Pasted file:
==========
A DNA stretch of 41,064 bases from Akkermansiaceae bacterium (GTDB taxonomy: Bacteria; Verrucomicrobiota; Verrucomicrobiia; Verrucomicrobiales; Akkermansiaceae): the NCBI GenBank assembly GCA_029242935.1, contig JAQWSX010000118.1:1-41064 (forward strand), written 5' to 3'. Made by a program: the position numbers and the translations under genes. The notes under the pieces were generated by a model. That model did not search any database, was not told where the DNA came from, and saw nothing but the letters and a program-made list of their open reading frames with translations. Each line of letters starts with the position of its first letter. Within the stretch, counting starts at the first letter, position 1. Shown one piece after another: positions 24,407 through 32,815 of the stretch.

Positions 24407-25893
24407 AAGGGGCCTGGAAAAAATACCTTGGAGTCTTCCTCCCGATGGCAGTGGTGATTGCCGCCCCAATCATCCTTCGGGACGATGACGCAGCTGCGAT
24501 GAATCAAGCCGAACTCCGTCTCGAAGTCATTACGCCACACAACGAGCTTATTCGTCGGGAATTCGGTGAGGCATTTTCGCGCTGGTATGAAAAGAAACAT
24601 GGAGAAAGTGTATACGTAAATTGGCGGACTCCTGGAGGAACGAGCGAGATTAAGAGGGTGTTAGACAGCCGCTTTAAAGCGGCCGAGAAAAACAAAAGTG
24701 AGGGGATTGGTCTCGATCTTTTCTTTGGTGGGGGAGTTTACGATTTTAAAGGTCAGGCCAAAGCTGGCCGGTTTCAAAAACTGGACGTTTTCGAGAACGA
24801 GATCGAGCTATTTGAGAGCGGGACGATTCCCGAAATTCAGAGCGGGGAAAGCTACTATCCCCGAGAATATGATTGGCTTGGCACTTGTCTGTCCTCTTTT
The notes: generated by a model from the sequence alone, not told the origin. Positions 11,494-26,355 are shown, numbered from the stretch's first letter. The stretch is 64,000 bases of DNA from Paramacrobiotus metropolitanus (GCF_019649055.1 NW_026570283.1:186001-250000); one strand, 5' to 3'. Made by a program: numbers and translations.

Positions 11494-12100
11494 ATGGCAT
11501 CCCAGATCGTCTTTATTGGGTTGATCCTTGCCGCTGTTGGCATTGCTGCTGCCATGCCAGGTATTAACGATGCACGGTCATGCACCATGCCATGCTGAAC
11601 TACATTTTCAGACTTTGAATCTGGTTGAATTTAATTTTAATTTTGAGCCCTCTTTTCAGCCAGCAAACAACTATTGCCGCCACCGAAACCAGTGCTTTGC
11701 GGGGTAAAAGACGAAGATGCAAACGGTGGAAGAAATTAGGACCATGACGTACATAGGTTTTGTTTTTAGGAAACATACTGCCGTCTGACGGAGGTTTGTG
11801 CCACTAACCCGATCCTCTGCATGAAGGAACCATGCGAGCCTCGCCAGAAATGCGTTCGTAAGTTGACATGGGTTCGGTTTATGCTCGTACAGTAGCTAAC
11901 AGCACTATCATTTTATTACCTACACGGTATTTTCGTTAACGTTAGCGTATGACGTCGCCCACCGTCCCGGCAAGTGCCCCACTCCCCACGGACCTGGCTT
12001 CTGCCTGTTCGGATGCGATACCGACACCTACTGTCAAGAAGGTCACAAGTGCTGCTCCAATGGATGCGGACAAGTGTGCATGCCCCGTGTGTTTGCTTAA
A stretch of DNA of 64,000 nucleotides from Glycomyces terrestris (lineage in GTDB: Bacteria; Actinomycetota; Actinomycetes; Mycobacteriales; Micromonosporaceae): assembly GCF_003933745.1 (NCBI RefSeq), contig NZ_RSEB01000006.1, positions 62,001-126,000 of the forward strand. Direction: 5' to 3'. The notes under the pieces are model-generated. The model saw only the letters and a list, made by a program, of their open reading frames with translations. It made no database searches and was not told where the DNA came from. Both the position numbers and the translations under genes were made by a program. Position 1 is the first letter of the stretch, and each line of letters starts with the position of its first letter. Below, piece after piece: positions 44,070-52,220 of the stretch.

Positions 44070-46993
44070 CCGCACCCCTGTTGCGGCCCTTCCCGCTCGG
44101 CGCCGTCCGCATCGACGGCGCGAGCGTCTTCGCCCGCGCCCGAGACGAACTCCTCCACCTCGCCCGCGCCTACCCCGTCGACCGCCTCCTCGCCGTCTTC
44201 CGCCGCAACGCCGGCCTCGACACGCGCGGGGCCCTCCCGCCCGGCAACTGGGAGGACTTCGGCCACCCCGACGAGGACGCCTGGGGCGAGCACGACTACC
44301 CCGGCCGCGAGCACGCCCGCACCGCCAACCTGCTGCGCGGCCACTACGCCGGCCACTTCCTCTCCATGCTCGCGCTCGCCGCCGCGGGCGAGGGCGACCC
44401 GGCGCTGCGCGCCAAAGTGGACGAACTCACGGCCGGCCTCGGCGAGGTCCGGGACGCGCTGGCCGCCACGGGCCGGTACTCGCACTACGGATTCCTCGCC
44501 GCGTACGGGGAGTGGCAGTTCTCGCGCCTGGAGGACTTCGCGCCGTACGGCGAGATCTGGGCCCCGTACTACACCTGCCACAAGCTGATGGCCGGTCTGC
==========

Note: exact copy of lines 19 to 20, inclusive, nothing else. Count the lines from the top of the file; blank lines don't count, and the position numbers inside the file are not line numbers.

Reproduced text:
44070 CCGCACCCCTGTTGCGGCCCTTCCCGCTCGG
44101 CGCCGTCCGCATCGACGGCGCGAGCGTCTTCGCCCGCGCCCGAGACGAACTCCTCCACCTCGCCCGCGCCTACCCCGTCGACCGCCTCCTCGCCGTCTTC